Dakota, the animal that badly injured 3-day-old Alexander James Smith on Monday, is at the center of a now national discussion that isn't likely to end soon.
Is she a bad dog who should be destroyed? Or is she a dog acting on a dog's instinct and unfairly taking the blame for what was, essentially, human fault? And, now because of her complicated breed and background, has the matter become so incomprehensibly muddled that she is no longer considered a backyard dog at all?
When Michael Smith, Alexander's father, spoke to the media Tuesday, he said Dakota was "a Native American Indian" breed and said the breeder told him the dog's grandparentage as "90 percent wolf."
Critics argue that hybrids are unpredictable and dangerous, that they make poor pets and that there is no rabies vaccine available for wolves or their hybrids. Proponents claim the hybrid wolf is a good companion and is useful in educating the public about wolves. Many claim "once you have had a wolf hybrid, you will never own a dog again."
Mary Ann Zeigenfuse, a Lexington dog trainer and owner of Best Friends Obedience, said if Dakota is part wolf, she is no expert.
"If this is a wolf-hybrid, this is not a dog," she said. "It is still partly undomesticated. It may, in some cases, have no fear of humans."
When asked if she and loving pet owners could domesticate a wolf, she responded, "if I had 10,000 years."
There have been numerous reports of wolf hybrids injuring people, sometimes fatally. In 2002 in Ballard County, a wolf hybrid killed a 5-year-old boy; the animal's owner pleaded guilty to a charge of reckless homicide.
Janece Rollet, a certified canine behaviorist in Georgetown, is among the people who say that wolf hybrids are potential trouble. She said they are essentially wild animals.
A wolf hybrid "is not an animal you want living in your house," Rollet said. "Because you're dealing with the basic tenets, the basic behavior of a wolf, not the basic behavior of a dog."
David Wise of Frankfort is among those who defend wolf hybrids.
"It's probably one of the most loyal animals I've ever had," Wise said. "I had one for 15 years, and it was the most docile animal you ever had. He never once snapped at a child."
So how does Wise respond to reports of wolf hybrids biting and injuring people?
"It's all in how they're raised," Wise said. "When they're pups, pups are going to be rough. But as they get older, you show 'em more affection than the rough-housing, and they're gentle as a lamb. They're no different than any other breed of dog in that respect."
A matter of controversy
Michael Smith says they have had Dakota and Nikita, her sister, for four years — since they were pups. They got the dogs from a Michigan breeder.
But are Dakota, and her sister who still remains in the Smith home, wolf hybrids?
The dog breed itself is a matter of some controversy. Is it the same as a Carolina Dog or an American dingo?
Depends on who you ask.
Spokesmen for the American Kennel Club and United Kennel Club said Wednesday that those registry organizations do not recognize the Native American Indian dog as a breed.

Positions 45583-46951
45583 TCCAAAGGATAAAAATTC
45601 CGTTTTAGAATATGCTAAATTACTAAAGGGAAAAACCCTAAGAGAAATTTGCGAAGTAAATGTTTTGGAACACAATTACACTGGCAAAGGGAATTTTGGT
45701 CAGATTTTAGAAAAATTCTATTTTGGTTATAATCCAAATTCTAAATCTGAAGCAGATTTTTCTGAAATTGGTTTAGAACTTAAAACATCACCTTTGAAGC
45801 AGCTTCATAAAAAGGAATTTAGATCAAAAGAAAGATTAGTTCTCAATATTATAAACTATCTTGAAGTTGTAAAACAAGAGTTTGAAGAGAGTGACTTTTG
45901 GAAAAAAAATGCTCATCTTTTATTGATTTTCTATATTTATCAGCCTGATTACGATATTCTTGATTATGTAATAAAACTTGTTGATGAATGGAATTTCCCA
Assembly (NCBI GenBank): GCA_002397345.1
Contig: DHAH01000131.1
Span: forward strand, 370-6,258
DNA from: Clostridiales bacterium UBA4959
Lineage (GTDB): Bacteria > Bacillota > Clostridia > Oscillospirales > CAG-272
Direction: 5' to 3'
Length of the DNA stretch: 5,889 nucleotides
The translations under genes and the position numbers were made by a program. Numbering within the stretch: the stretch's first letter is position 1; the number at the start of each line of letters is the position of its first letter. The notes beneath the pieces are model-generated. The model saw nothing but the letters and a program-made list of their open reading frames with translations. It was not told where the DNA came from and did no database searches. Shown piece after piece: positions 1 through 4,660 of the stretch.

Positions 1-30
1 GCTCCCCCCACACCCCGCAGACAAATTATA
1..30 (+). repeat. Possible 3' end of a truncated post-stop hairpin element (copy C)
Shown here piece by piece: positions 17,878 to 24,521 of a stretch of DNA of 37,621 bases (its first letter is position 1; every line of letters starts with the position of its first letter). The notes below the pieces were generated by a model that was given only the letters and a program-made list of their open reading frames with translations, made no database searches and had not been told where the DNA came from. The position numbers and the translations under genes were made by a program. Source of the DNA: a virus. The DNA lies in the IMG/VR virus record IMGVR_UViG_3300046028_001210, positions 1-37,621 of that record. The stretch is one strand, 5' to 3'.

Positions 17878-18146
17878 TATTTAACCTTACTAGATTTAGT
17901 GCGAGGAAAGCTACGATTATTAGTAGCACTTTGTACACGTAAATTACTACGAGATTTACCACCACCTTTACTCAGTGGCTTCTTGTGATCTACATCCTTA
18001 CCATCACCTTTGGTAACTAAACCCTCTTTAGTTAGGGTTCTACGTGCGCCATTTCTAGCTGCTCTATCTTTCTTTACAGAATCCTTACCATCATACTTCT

However, do an Internet search and you will find sites that refer to Native American Indian dogs. According to Web sites devoted to the dog, there are only five breeders in the United States, and there's much discussion about their position and whether they have any verifiable claim to a dog with a specific native American origin with wolf ancestry.
Apparently, even the legal status of the dog has been challenged by some Native Americans.
Sherman Jett, supervisor of Jessamine County Animal Control, said he has never heard of a Native American Indian dog, nor has his predecessor. Beckey Reiter, director of Boone County Animal Control, also said "that's not a breed I'm aware of."
Jett said he could not say with certainty what type of animal Dakota is. "I honestly don't know," he said.
There are animals known as Native American dogs, "but they do not contain wolf," said Rollet. Native American dogs, she said, "are a combination of multiple, larger dogs: husky, German shepherd, malamute and so on."
A classic mistake
Dr. Andrew "Butch" Schroyer from the Animal Care Clinic in Lexington said that in 25 years of practice, he has never seen nor treated this breed of dog.
That means it's hard to talk about its predilections. Still, he added, if it is a wolf hybrid, it is unpredictable, which is not good in a pet. And, he cautioned, like any exotic pet, "just because you can have one, doesn't mean you should have one."
The disposition of the Native American Indian dog is being hotly defended this week.
Karen Markel, a breeder at Majestic View Kennels in Lowell, Mich., said that in general, Native American Indian dogs are social and get along well with children. "Any dog trainer will tell you it's negligence" to leave a small child alone with any kind of canine, she said. "Of course the dog will suffer as a consequence."
Ray Coppinger, a biology professor at Hampshire College who studies canine behavior, said the dog's history — where it came from, what it has experienced — is exponentially more important than what breed it is. He's seen similar incidents happen with dachshunds, he said.
Coppinger said that although what happened to the Smiths is tragic, it's a relatively common problem.
The Smiths made a "classic mistake, out of ignorance, and now they're suffering badly for it," he said. Dogs like Dakota don't recognize infants as people, Coppinger said. "It's no more of an act of violence on the dog's part," he said, "than you eating a steak."